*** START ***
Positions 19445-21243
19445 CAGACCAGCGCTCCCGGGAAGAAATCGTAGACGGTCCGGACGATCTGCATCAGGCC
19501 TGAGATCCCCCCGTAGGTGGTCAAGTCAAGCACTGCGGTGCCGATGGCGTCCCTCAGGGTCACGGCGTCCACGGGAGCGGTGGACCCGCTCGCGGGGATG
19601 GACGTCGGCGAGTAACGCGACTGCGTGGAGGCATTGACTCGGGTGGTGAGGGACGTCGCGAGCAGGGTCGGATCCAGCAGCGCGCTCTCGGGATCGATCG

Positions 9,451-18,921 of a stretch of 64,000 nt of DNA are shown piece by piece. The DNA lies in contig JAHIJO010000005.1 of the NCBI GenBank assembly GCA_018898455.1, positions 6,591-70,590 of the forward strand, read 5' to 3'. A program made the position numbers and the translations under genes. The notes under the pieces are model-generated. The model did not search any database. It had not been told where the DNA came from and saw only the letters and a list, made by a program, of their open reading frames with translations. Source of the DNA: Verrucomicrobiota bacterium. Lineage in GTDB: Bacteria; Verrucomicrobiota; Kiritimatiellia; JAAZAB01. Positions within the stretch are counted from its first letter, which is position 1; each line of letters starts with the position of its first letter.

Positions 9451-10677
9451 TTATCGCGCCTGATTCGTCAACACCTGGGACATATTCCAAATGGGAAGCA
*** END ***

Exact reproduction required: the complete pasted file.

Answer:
Positions 19445-21243
19445 CAGACCAGCGCTCCCGGGAAGAAATCGTAGACGGTCCGGACGATCTGCATCAGGCC
19501 TGAGATCCCCCCGTAGGTGGTCAAGTCAAGCACTGCGGTGCCGATGGCGTCCCTCAGGGTCACGGCGTCCACGGGAGCGGTGGACCCGCTCGCGGGGATG
19601 GACGTCGGCGAGTAACGCGACTGCGTGGAGGCATTGACTCGGGTGGTGAGGGACGTCGCGAGCAGGGTCGGATCCAGCAGCGCGCTCTCGGGATCGATCG

Positions 9,451-18,921 of a stretch of 64,000 nt of DNA are shown piece by piece. The DNA lies in contig JAHIJO010000005.1 of the NCBI GenBank assembly GCA_018898455.1, positions 6,591-70,590 of the forward strand, read 5' to 3'. A program made the position numbers and the translations under genes. The notes under the pieces are model-generated. The model did not search any database. It had not been told where the DNA came from and saw only the letters and a list, made by a program, of their open reading frames with translations. Source of the DNA: Verrucomicrobiota bacterium. Lineage in GTDB: Bacteria; Verrucomicrobiota; Kiritimatiellia; JAAZAB01. Positions within the stretch are counted from its first letter, which is position 1; each line of letters starts with the position of its first letter.

Positions 9451-10677
9451 TTATCGCGCCTGATTCGTCAACACCTGGGACATATTCCAAATGGGAAGCA